Verizon today announced that its customers using Motorola's Droid Razr M smartphone will soon be getting an upgrade to Android 4.1 Jelly Bean. The upgrade will be pushed out to customers today, and those who would prefer a manual download of the software will be able to access it through "the settings menu" within a week. The upgrade makes the Droid Razr M the next Isis-ready smartphone.
Android smartphone users have waited over four months now since the release of Jelly Bean, and only a few smartphones have been upgraded. Still, today's announcement is better than the wait Droid Razr and Razr Maxx customers had for Android 4.0 Ice Cream Sandwich. That upgrade only just took place back in June - a full eight months after Ice Cream Sandwich was released.
I't easy to see why Google is now pushing its Nexus lineup of products, featuring Jelly Bean and fast upgrades whenever a new Android OS is released. For years now, the developers of Android have been upgrading the mobile OS with features and capabilities, only to see manufacturers and carriers themselves take months to heavily modify the OS to suit them. These modifications often take out features (such as Wi-Fi hotspot and tethering) and arrive just when new versions of the OS have made them dated.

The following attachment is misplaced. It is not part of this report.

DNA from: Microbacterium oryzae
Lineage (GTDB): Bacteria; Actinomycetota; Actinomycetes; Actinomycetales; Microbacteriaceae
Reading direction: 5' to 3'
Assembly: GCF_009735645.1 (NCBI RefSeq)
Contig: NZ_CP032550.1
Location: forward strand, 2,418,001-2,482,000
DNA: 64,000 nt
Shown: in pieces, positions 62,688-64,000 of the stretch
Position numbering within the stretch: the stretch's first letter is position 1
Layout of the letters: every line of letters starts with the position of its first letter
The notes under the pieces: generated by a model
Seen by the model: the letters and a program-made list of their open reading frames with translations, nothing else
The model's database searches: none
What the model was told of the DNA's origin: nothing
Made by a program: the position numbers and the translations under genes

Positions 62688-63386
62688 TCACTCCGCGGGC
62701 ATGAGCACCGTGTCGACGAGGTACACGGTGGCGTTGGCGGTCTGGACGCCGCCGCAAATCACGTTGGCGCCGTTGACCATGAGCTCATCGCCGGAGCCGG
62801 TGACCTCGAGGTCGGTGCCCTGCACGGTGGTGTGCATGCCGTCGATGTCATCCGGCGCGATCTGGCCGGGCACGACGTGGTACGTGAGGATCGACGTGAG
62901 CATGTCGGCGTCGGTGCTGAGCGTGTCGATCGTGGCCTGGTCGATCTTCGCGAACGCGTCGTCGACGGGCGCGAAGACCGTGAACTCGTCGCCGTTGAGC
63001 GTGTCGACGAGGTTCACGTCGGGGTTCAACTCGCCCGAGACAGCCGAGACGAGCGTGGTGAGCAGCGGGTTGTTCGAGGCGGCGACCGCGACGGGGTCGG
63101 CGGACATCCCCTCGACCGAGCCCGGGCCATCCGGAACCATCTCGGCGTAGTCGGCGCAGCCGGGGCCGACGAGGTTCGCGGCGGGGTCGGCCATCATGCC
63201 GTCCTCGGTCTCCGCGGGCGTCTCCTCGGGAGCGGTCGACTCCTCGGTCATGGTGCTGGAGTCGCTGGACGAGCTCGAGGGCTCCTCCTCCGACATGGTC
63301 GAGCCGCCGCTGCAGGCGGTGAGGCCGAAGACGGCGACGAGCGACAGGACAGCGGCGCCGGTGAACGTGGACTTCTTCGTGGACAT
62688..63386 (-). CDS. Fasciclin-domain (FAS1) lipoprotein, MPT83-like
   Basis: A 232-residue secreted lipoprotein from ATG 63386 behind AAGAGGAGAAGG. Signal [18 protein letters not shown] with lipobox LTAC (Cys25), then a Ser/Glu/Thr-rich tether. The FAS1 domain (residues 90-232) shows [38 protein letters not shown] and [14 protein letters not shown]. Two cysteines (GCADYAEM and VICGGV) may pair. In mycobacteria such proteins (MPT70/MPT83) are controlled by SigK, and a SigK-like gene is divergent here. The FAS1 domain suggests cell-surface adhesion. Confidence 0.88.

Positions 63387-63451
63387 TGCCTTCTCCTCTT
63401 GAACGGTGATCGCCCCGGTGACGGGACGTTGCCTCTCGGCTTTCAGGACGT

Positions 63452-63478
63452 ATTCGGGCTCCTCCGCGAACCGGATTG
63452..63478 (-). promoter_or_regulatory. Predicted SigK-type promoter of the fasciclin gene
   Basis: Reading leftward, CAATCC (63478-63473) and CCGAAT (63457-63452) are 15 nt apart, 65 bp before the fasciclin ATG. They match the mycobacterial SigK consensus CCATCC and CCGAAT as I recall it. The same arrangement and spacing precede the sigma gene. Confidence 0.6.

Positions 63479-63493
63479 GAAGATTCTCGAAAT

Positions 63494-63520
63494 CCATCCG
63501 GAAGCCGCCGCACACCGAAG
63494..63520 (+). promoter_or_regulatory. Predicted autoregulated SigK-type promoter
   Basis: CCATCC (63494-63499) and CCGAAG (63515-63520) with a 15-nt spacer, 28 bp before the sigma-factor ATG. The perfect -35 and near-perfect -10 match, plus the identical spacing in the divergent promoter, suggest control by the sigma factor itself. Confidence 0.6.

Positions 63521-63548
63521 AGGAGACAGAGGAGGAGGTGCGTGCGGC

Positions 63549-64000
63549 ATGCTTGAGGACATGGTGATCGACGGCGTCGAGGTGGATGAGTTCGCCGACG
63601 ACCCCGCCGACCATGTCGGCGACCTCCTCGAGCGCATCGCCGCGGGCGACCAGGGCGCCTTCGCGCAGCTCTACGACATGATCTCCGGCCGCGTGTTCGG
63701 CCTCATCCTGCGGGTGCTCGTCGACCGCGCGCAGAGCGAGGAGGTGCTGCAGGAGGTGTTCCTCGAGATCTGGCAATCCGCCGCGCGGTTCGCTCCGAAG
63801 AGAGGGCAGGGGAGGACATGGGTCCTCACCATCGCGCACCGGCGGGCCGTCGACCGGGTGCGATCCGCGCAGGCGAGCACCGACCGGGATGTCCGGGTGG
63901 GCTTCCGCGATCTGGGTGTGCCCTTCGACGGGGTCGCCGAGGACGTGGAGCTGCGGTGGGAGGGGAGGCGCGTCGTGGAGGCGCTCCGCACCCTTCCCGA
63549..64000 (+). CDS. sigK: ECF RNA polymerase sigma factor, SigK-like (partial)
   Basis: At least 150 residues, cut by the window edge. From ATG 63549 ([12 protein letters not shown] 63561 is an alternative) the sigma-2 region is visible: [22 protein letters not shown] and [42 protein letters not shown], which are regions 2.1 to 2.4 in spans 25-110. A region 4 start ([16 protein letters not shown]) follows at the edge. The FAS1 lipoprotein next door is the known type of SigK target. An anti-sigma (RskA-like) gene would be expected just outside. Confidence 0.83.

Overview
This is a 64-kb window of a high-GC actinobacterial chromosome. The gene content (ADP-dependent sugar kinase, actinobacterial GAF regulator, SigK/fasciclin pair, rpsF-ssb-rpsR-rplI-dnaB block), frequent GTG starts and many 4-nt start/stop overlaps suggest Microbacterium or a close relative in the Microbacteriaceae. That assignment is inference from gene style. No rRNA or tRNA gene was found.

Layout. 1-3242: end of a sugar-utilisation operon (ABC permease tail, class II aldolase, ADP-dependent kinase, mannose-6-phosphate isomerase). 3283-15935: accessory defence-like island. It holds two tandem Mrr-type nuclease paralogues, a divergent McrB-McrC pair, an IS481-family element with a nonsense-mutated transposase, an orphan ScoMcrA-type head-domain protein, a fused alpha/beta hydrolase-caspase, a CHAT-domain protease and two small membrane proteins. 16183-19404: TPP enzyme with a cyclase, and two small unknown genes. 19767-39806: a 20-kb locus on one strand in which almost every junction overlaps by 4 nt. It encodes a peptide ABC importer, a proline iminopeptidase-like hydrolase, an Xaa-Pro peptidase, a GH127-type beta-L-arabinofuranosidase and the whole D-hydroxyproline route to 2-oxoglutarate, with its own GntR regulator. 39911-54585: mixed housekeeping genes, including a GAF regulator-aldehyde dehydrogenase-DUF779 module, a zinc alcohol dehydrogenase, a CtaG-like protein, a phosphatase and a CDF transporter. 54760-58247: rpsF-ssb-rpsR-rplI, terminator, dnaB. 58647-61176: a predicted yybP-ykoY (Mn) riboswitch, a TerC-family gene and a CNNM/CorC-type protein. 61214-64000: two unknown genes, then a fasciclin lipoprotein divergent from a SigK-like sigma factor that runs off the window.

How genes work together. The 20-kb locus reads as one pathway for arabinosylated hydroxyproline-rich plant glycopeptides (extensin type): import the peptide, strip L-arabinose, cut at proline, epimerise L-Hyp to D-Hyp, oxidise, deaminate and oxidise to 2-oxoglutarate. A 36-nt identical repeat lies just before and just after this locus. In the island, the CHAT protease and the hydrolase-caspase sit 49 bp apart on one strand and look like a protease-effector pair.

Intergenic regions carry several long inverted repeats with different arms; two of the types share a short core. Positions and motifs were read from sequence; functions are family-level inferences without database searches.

The latest Android distribution numbers from Google show that Android 2.3 Gingerbread is still on over 50% of Android devices. Jelly Bean, since its release at the beginning of July to the beginning of October, only managed to get onto 1.8% of Android devices. That's less than the percentage of devices (1.9%) that the number show are running a version of Honeycomb, the now-defunct Android version for tablets.